Tiny Gospel: A Sampler

Screen Shot 2016-10-15 at 9.10.12 AMBy John Frye

In my past spiritual formation and in my current neck of the woods, the gospel was and is reduced to “Jesus died for your sins, simply receive him, and you’ll be forgiven and go to heaven when you die.” All these things are true, but none of them are the gospel as defined by Paul (1 Corinthians 15:1-8) and by the gospel sermons preached by Peter and Paul in the Book of Acts.

Let me rehearse for you the tiny gospel I received and passed on to others. You might conclude I’ve exaggerated or lampooned in this post. No. I have both heard this “gospel” and communicated it myself.

After some verses about God’s love, human sin, and Jesus’s death on the cross, I’d say:

“Is there any reason why you should not accept Jesus right now?”

(Imagine the person says “No.”)

“Jesus is knocking on the door of your heart. Will you open the door and let him in?”

(“Yes, I’ll open the door.”)

“Then simply repeat this prayer after me…”

(The prayer is repeated.)

“Well, my friend, where is Jesus right now?”

(“Uh, I don’t know. Heaven I guess.”)

“Jesus was knocking at the door of your heart. You asked him in. So, where is he?”

(Looking confused, says, “I don’t know.”)

“You asked him into your heart. So where is he? He wouldn’t lie to you, would he?”

(Person blinks and thinks, “Oh God, no, Jesus wouldn’t lie. “Uh, he’s in my heart.”)

“Yes. You asked him in and now he’s in. He wouldn’t lie. Now, here’s more good news. ‘He who has the Son has life—eternal life’ If you died right now, you’d go right to heaven.”

(“Really?”)

“He who has the Son has life. Do you have the Son?”
(“I don’t know.”)

“When you asked Jesus to come into your heart, did he come in?”

(“Well, yeah, I guess.”)

“He wouldn’t lie to you, would he?”
(“Oh, no, Jesus wouldn’t lie.”)

“Then where is he?”
(“Ah, he’s in my heart.”)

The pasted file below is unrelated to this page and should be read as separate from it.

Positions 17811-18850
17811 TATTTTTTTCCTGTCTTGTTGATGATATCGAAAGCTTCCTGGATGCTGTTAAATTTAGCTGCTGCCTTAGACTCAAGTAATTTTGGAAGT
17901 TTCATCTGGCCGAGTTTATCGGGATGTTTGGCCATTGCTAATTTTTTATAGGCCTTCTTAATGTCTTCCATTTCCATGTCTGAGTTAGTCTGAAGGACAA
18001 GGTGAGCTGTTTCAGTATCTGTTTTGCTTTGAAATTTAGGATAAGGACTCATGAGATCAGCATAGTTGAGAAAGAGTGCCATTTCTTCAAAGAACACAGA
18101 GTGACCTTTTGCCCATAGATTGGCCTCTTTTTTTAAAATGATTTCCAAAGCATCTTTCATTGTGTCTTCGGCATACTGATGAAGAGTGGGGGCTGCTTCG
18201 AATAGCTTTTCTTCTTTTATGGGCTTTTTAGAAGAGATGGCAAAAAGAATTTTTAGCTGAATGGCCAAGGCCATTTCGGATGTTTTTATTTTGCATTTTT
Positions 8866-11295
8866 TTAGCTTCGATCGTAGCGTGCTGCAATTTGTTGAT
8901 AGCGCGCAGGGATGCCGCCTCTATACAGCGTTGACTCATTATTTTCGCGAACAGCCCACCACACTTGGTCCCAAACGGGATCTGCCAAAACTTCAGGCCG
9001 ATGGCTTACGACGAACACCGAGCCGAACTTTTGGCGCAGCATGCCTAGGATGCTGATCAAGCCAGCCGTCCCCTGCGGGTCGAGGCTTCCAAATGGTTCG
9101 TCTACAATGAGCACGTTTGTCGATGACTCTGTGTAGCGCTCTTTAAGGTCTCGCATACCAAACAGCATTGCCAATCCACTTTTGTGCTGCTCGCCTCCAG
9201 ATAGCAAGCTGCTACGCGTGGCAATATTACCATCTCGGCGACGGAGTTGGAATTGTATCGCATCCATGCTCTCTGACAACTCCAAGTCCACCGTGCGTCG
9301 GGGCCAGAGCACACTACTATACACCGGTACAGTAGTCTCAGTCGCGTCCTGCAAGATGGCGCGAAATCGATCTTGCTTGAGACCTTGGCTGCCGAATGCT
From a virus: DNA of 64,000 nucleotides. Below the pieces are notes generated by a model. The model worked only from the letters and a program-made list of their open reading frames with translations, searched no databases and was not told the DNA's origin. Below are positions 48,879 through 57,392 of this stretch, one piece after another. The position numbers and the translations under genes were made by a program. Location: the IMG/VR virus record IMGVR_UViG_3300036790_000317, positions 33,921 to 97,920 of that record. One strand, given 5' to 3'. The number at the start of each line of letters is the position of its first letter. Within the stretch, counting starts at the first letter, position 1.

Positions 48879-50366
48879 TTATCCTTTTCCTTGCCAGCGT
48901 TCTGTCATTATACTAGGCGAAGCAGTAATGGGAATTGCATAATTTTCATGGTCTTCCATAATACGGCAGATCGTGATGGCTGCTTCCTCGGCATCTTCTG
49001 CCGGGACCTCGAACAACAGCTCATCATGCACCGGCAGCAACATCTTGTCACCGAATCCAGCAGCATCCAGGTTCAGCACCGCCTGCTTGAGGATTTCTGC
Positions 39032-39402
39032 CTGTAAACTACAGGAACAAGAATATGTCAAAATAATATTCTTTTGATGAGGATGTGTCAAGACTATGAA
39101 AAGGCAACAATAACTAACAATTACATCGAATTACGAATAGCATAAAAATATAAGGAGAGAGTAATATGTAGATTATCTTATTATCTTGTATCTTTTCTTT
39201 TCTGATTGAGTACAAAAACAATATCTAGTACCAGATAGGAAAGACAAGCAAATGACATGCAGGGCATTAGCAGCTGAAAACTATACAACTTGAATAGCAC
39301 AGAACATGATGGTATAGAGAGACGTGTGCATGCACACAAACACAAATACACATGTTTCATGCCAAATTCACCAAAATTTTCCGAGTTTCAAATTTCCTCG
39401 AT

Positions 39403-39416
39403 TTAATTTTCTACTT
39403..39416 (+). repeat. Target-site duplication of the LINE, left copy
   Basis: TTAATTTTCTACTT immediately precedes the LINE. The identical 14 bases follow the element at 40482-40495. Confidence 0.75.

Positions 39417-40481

“So, do you have the Son?”

(“Yeah.”)

“He who has the Son has life. Do you have eternal life?”

(“Yeah, I guess so.”)

“No guessing here. Do you have the Son?”

(“Yes.”)

“Then according to God’s word, you have eternal life.”

(“Oh.”)

“If you get hit by a car on the way home and die, you’ll go to heaven.”

(“Cool.”)

“So, your eternal life is settled once and for all. You’re saved and assured of eternal life.”

(“Cool.”)

“By the way, it’d be a good thing to read the Bible, pray, and find and attend a good church.”

(“Why?”)

“To help you grow.”

(“Oh. Okay.” Thinking these are nice “incentive added” features to the gospel.)

“It was nice talking to you, friend.”

(“Yeah. Thanks.”)

Bible verses and manipulative logic have replaced the New Testament gospel and the power of the Spirit. Those are the disappointing features of the reduced (soterian) gospel. That God has used the tiny gospel to save some is a tribute much more to his amazing grace more than to the slickness of the packaged sales pitch.

When someone is assured of heaven when they die in a moment after being manipulated into that salvation and assurance, they have no need for the Bible, the church, the sacraments, and the process of Christian formation. The big eternal deal is done. Case closed. “Heaven when I die! St. Peter will scan me into glory based on a manipulated prayer and assurance of salvation. Why sweat all that discipleship stuff?”

The health of any local church is based on the gospel that created it.

[SMcK: Many of you know that I have published a book on the gospel; some may not: The King Jesus Gospel.]

About Scot McKnight

Scot McKnight is a recognized authority on the New Testament, early Christianity, and the historical Jesus. McKnight, author of more than fifty books, is the Professor of New Testament at Northern Seminary in Lombard, IL.